The superstar small forward became one of Carlton’s focal points in attack with the departure of dual Coleman Medallist Brendan Fevola at the end of 2009. This saw Betts take out Carlton’s leading goalkicker award in 2010, an honour he would replicate in 2012.

That year, Betts came very close to winning his first John Nicholls Medal, finishing second behind Heath Scotland. Funnily enough, Betts’ best season in the navy blue in terms of goals was in 2011, where he kicked 50 from 24 matches, but was bettered by teammate Andrew Walker. After struggling with form and injury in 2013, Betts sought a fresh start at the Adelaide Crows after 87 games and 167 goals in four seasons.

Eddie Betts

Eddie Betts is back at Carlton. (Photo by Michael Dodge/Getty Images)

Full forward – Lachie Henderson
Arriving at the Blues in the Brendan Fevola trade at the end of 2009, Henderson was used at both ends of the field, excelling as both a key forward and a key defender. In 102 games with Carlton, Henderson booted 101 goals, finishing third in the John Nicholls Medal in 2013.

Forward pocket – Jeff Garlett
An extremely talented small forward, Garlett arrived at the Blues as a rookie selection, earning his way onto the senior list after a breakout year in 2010. From that point on, he helped form a dangerous forward trio with fellow Indigenous forwards Eddie Betts and Chris Yarran, with the group affectionately nicknamed ‘The Three Amigos’.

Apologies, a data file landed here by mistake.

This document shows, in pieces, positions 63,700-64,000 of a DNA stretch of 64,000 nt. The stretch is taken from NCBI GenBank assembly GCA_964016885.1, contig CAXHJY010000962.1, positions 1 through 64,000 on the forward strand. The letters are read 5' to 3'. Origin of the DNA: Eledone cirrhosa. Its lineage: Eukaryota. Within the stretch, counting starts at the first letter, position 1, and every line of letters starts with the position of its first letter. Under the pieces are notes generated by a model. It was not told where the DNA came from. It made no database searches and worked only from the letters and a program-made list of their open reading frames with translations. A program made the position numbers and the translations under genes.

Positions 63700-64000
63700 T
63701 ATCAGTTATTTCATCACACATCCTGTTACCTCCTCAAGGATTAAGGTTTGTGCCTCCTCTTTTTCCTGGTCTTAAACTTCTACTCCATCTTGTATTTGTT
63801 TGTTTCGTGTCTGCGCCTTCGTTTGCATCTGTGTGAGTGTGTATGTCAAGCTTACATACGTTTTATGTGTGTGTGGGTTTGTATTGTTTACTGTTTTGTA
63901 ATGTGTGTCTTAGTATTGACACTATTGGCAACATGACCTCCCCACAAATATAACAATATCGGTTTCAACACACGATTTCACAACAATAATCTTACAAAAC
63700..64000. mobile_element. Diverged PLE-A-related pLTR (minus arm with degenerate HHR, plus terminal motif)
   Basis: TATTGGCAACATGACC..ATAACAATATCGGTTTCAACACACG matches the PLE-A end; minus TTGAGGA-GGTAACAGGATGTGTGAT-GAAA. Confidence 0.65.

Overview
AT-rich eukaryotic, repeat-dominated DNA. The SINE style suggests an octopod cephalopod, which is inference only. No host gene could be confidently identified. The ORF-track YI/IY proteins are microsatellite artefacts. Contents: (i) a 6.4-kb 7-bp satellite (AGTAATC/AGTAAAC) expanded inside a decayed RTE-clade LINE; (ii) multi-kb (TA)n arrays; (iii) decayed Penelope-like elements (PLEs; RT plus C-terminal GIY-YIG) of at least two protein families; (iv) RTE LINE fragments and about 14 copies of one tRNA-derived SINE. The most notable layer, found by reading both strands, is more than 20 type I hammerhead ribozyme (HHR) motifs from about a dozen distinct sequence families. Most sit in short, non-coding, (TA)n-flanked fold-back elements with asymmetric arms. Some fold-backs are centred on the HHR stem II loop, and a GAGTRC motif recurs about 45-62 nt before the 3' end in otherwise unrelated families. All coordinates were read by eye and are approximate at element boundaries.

Garlett won Carlton’s leading goalkicker award in 2013 with a haul of 43 majors, which was his second-best effort behind his total of 48 in 2011, just his third season. After 107 games and 183 goals in six seasons, Garlett was traded to Melbourne.

Ruckman – Matthew Kreuzer
The third of Carlton’s three consecutive number one draft picks from the 2000s has been a warhorse for the club, leading the ruck division for the entire decade. The big man hasn’t been without his injury worries, rupturing his ACL in 2010 before missing all but one match in 2014 due to a foot injury.


Known for his ability to become a midfielder once the ruck battle is complete, Kreuzer’s best year was in 2017, where he made the All Australian squad of 40, but missed out on selection in the final team. He also managed a top three placing in the Carlton best and fairest for the first time in his career.

Ruck rover – Chris Judd